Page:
The agro-food production from both Chile and Peru could start increasingly complementing one another in the coming years as a result of Chile's invitation to start exporting together to China and India.
"We seriously need to consider "Chindia", which in 2050 will represent 46% of the world's GDP," pointed out Carlos Escaffi Rubio, adviser for the Economic Department from Chile's embassy in Peru. He also added that "what we can do is start collaborating and complementing one another with products such as coffee, fruit, fish and seafood, with the confidence that we can compete in Asia."
Rubio put special emphasis on the fact that Peru should attempt complementing its grape production with Chile's, which is the world's second largest producer, to export together to China. He also recommended merging blueberry and avocado exports, amongst other fruits and vegetables.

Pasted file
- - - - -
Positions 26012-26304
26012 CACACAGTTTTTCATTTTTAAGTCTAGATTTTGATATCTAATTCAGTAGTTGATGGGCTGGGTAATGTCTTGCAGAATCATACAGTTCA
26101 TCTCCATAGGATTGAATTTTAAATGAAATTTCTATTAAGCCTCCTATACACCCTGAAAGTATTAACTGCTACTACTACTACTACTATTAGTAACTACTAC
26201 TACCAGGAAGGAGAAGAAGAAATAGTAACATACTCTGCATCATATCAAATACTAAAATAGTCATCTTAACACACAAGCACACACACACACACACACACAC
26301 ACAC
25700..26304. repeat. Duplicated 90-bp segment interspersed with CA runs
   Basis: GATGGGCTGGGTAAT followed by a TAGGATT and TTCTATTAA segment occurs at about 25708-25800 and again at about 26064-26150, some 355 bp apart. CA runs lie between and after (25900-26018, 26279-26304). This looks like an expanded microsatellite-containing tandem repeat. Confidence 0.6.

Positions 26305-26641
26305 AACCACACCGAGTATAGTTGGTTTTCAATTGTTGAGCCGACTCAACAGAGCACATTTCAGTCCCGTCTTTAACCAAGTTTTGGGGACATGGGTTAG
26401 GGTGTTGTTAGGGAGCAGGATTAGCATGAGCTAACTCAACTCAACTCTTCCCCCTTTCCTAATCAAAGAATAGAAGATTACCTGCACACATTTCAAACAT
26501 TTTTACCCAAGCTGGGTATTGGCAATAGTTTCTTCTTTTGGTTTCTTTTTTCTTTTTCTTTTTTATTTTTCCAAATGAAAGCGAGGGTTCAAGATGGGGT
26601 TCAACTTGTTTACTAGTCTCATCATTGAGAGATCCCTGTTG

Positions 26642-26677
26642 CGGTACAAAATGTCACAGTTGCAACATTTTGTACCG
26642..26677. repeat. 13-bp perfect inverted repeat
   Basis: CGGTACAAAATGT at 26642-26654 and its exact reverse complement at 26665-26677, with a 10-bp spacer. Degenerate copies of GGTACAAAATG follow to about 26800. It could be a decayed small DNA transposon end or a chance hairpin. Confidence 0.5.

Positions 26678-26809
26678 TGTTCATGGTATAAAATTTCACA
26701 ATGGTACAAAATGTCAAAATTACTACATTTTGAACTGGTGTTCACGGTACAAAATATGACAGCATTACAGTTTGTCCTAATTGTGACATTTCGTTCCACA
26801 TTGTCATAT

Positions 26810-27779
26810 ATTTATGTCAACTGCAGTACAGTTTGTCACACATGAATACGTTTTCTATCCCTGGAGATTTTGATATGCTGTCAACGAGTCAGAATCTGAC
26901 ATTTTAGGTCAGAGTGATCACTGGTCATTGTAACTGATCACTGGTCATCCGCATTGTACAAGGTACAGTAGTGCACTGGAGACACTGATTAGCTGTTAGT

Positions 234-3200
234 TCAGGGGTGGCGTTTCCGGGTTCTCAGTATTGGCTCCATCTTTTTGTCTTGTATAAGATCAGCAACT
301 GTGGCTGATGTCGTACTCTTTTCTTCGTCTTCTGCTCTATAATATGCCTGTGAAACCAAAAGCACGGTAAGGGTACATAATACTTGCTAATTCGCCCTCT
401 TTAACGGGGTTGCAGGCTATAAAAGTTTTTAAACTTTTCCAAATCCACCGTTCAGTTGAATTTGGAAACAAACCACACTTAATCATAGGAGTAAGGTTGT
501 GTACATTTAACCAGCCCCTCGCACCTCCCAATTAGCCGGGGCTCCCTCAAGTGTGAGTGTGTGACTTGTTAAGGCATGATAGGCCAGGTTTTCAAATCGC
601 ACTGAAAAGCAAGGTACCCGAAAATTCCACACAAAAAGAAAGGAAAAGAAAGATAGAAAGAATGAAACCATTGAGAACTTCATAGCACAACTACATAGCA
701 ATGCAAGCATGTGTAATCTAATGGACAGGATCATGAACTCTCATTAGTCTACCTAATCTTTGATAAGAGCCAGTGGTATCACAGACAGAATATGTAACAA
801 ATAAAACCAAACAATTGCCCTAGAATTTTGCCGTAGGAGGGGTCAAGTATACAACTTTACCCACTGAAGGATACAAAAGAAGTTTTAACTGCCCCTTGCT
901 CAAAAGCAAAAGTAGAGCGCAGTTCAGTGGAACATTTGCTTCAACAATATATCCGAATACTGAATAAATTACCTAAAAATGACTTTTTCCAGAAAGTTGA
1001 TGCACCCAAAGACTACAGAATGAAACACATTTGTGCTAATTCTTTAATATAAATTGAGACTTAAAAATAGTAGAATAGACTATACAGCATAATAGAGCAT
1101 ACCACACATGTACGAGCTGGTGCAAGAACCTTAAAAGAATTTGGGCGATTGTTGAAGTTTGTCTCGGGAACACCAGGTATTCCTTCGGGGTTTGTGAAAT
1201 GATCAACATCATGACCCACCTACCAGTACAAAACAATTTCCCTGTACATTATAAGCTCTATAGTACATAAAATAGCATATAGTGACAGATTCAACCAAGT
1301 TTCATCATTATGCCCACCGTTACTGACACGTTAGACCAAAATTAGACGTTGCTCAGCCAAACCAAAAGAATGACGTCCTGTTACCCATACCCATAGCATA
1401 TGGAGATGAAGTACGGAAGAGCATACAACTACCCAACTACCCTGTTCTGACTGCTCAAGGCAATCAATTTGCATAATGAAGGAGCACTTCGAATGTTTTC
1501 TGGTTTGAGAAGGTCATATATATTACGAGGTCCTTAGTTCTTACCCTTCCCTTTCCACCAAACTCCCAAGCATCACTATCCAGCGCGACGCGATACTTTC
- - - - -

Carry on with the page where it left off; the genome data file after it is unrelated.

Chile is currently the world's largest blueberry, plum and apple exporter, the second largest cherry and agar exporter and the third largest in raspberry, walnut, raisin and hazelnut shipments. In 2012, the value of its agricultural exports amounted to US$ 51,000 million.
Thanks to the Free Trade Agreement with Peru (in force since 2006), 97% of its products currently include zero tariffs.
Furthermore, Chilean investments in Peru amounted to more than 12,637 million dollars, which represent 16.4% of all foreign investments and have helped create more than 93,000 jobs in Peru.